Luke Beck: And surely that's the paradigm example in our system of what an official religion looks like and so because I think that's obviously incorrect, that part of the reasoning is obviously incorrect. We've got to ask, well how did they get to that reasoning? And at the time of this case, the High Court had a really bizarre rule of interpretation that said, when you go about working out what the words of the Constitution mean, you must never ever look at the drafting history of the Constitution. You must never ever look at what the people who wrote the Constitution said. We just have to work really hard, really close with the words, stare very deeply at them and then we'll be able to work it out.
New Speaker: [MUSIC]
Melissa Castan: Not again.
James Pattison: So I want to bring this back to every single podcast that we do, not just constitutional law.
Melissa Castan: You can, you can.
James Pattison: That's life changing. What you're doing here for our listeners who aren't familiar with law or somehow less familiar than me which is impossible.
Melissa Castan: Sorry, you have a very expert understanding of law James.
James Pattison: Is you are now going to take us through why it is that you agree with the decision-
Luke Beck: Yes.
James Pattison: ... but you disagree with the reasoning.
Luke Beck: Correct.
James Pattison: Can you lay out how that's even possible? Because you tend to think the outcome of a court case if it says it's this one thing, that's what the case stands for, right? Sometimes it doesn't happen, does it?
Luke Beck: Right. So the best analogy is to think about a high school math problem. You get the correct answer, but your working out is wrong. That's essentially what's happened in this case.
Melissa Castan: See, I just didn't do very well in high school math. So I must have failed because of that. I can't hold two thoughts in my head at the same time.
Luke Beck: So what the High Court has done here is like a school kid who's made a mistake in their reasoning but somehow miraculously got to the correct answer. So the correct answer is I agree that non-discriminatory funding of private schools, including religious schools is fine, but the reasoning, the idea that it has to be a single national official religion, I think is completely wrong because the Church of England on that definition is not established.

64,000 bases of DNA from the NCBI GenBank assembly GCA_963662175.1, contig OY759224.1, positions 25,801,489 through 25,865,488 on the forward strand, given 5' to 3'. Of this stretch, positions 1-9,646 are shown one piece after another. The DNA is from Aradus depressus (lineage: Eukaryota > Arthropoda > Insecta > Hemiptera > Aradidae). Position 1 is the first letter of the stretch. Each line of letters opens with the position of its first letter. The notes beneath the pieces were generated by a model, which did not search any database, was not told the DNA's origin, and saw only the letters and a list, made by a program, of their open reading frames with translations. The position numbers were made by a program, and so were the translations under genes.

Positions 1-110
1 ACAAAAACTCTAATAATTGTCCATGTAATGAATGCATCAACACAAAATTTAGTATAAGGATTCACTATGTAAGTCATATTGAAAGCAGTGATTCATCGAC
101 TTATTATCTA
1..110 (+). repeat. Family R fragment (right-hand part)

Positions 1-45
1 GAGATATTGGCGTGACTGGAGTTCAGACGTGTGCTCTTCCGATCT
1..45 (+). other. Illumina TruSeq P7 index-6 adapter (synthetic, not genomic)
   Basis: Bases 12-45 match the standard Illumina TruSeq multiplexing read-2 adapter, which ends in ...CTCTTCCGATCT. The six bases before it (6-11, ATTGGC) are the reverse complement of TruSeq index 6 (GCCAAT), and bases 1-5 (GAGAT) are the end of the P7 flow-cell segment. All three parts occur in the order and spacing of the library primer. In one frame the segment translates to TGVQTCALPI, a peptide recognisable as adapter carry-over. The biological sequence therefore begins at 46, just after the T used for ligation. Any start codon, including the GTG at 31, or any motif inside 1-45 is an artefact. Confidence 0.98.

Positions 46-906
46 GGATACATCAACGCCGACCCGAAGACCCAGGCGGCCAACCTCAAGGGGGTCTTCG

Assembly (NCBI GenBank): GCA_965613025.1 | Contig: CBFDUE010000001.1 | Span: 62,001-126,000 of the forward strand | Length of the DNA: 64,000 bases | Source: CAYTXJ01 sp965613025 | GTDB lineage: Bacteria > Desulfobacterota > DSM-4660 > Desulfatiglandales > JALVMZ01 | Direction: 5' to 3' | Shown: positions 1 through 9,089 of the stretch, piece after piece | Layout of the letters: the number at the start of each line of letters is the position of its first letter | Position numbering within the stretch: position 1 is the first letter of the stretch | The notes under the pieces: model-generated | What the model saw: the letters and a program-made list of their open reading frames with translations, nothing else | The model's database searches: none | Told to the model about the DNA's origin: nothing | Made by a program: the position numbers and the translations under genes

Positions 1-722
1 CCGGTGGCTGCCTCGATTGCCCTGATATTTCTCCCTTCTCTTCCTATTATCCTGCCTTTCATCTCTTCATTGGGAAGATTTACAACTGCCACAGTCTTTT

James Pattison: And what's the problem that if the reasoning is incorrect, doesn't it just matter that the outcome was right?
Luke Beck: No, the reasoning is what matters. The reasoning matters quite significantly because that reasoning applies in all future cases. So if somebody else wants to bring a case saying some other law might be invalid, that reasoning has to apply to that new challenge.
Melissa Castan: And that's what we call precedent.
Luke Beck: And that's what we're called precedent and so if the reasoning is wrong, that has flow on effects for the future. So the way they got to that reasoning was to say, "We're not going to look at the history of how this section got in, so we're just going to stare closely at the words and we'll figure it out," but the problem is they then referred to, they then said things about why this section was inserted in the Constitution, but remember, the rule is that you can't look at the history. So when they said what they thought the purpose of the section was, they were quite literally on their own admission, pulling that out of thin air, making it up.